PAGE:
Words That Won’t Do Your MSP Business Any Favors

MSP businessYour MSP business should focus on words that don’t lend your operation toward sales conversion. Avoid these words, these turns of phrase, and these collateral communication faux pas:

  • “Allow me to show you” or “let me show you”
  • “We provide” or “our services provide you”
  • “Discount”
  • “Roadmap”
  • “Contract”
  • “We offer this free trial”
  • “Payment”
  • The name of your organization

Allow Me to Show You/Let Me Show You

Your MSP business isn’t educational. You’re in the business of service provision, sales and tech facilitation. When you say, “Let me show you”, that takes a top-down perspective that sort of diminishes the importance of your prospective client. They’re not going to like that, generally.

“We Provide” or “Our Services Provide You”

The term “provide” in the context of a sales meeting is usually an indicator of a sales pitch. The client understands, perhaps even subconsciously, that you’re about to try and sell them products or services. Accordingly, you can expect them to launch subconscious walls against your “provisions” which may result in a non-conversion.

“Discount”

The term “discount” either indicates a lack of quality, desperation in your business, or a technique designed to twist a client’s arm into converting to your products or services. It should be a last resort, not the first foray into conversion. Additionally, if you do want to offer such a thing, you can use different terminology to do so, such as: “Well, it is possible we could reduce the monthly rate for a limited time.”

“Roadmap”

A roadmap is presumptive. It assumes you’ll make it to your destination on paper, but it doesn’t take into account factors which may influence that transit. You don’t want to describe items of service as on the “roadmap” of your conventional service provision.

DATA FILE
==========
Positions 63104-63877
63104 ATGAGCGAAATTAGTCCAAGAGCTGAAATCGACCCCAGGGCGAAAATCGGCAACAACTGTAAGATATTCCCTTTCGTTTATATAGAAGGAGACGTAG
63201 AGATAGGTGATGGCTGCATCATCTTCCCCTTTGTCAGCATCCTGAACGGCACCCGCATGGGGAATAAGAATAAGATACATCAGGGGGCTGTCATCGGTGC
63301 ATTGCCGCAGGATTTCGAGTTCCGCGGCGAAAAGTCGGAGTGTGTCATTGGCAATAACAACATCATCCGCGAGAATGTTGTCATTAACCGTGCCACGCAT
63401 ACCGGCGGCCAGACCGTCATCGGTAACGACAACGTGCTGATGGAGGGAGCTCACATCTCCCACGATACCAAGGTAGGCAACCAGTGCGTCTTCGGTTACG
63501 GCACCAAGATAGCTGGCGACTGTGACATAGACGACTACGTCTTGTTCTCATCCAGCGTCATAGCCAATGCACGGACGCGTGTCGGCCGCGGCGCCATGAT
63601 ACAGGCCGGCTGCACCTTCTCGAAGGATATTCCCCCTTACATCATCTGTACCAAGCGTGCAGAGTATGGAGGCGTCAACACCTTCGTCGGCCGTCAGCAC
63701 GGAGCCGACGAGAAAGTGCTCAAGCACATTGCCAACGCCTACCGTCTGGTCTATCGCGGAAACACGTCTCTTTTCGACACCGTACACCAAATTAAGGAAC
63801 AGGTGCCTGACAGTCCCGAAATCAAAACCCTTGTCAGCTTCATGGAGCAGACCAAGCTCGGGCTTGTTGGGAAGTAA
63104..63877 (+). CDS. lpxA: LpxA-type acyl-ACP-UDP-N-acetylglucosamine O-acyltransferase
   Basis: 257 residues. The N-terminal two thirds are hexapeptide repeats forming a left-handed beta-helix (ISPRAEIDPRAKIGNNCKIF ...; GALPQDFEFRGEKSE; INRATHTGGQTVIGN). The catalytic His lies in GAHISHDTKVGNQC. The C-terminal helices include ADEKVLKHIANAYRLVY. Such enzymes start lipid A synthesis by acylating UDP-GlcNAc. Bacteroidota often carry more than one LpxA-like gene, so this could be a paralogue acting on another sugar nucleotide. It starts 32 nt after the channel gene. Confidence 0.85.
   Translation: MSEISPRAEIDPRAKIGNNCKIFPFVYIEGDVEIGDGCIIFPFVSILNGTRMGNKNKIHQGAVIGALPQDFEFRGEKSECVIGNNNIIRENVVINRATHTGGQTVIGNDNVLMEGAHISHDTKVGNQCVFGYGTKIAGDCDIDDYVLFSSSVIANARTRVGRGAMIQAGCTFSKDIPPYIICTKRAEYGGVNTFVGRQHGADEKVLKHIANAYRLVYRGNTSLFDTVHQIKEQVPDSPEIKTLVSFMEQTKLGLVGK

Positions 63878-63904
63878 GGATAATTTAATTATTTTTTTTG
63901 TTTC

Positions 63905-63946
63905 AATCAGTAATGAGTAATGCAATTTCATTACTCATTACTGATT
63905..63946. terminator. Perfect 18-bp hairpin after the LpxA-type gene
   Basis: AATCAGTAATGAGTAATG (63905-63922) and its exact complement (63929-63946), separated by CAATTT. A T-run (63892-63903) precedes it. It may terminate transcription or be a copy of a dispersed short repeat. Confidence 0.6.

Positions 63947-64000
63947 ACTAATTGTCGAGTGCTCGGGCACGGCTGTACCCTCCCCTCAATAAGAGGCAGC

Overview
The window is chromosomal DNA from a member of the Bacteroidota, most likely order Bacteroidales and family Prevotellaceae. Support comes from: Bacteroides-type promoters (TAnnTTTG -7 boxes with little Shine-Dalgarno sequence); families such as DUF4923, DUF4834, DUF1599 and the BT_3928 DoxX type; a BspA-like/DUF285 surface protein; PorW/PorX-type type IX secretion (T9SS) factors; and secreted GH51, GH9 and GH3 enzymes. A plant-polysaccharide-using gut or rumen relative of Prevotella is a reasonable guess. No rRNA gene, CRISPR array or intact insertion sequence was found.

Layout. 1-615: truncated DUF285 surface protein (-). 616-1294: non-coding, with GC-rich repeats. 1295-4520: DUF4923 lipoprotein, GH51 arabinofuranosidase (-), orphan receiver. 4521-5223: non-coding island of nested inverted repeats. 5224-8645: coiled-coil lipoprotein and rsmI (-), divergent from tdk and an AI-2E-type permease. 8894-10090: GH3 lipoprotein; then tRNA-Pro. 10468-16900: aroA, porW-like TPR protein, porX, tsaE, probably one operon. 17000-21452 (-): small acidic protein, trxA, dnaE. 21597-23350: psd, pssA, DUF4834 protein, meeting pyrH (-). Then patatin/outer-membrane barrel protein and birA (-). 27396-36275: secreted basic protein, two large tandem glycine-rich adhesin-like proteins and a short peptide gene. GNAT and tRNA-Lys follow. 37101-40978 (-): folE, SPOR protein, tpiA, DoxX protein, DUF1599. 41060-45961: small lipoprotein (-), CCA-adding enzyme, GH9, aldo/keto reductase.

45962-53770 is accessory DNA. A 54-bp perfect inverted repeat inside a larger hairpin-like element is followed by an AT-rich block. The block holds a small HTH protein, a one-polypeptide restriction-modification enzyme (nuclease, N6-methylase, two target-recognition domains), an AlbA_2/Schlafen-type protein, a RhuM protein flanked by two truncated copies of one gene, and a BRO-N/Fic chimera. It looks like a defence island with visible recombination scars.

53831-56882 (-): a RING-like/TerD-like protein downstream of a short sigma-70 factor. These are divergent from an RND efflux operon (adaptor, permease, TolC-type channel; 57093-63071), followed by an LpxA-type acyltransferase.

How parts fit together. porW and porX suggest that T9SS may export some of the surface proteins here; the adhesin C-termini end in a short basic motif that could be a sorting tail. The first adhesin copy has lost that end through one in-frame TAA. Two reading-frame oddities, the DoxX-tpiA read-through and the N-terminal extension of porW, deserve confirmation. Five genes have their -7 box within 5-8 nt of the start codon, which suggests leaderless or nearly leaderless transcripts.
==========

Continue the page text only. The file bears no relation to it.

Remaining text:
“Contract”

Contracts are binding. Nobody wants to be stuck in something before they’ve even paid for it or experienced the services available. Wait until you’ve got them essentially “sold”, then bring out a “service agreement” for them to sign. Don’t start talking contracts if you can at all avoid it.

“We Offer This Free Trial”

A free trial, like a “discount” or something you “provide”, indicates a sales pitch of some variety, or at the very least, your aim toward converting the client. This isn’t desirable for prospects and could push them away from you. Instead of “free trial”, you may say something like: “Well, we can give you that feature for no cost over ‘X’ period of time.”

“Payment”

You don’t want to mention payment or other cost-associated words until after closure. You might mention “amounts”, but don’t mention a word which already assumes your potential client is going to pay you.

The Name of Your Organization

Your name simply does not matter until you’ve already proven how valuable you can be to your potential client. So don’t go around saying things like “at ‘x’ company, we offer such-and-such or so-and-so”; this kind of language just sounds pretentious.

Good Words, Not Bad Words

Your MSP business should strive to use good sales language, not that which will drive clients away. Words like “imagine”, “successful”, and “fair” are better than “think about”, “free trial”, and “we provide”. Identify where you’re missing the mark, and you’ll optimize your selling technique.

Bryan Fuller

Bryan Fuller

Bryan Fuller has been the President and Chief Executive Officer since founding Contigo Technology in May of 2013. Contigo focuses on providing state-of-the-art technology coupled with superior IT support to local Austin businesses. In addition, Bryan works to ensure that he always have enough staff to deliver lighting fast response times for his managed IT services clients in the Austin area. He works diligently to hire and train all his employees but especially help desk agents and onsite IT services technicians in Austin to provide an excellent customer service experience to clients. Bryan is also concerned with the onslaught of cyber security risk facing companies in Austin and lined up the best talent and software to combat this IT challenge. Prior to founding Contigo, Bryan had leadership roles in software companies such as SolarWinds, NetIQ, CA. Inc, and XMatters (formerly Alarmpoint). Bryan holds a B.B.A from Texas Tech University.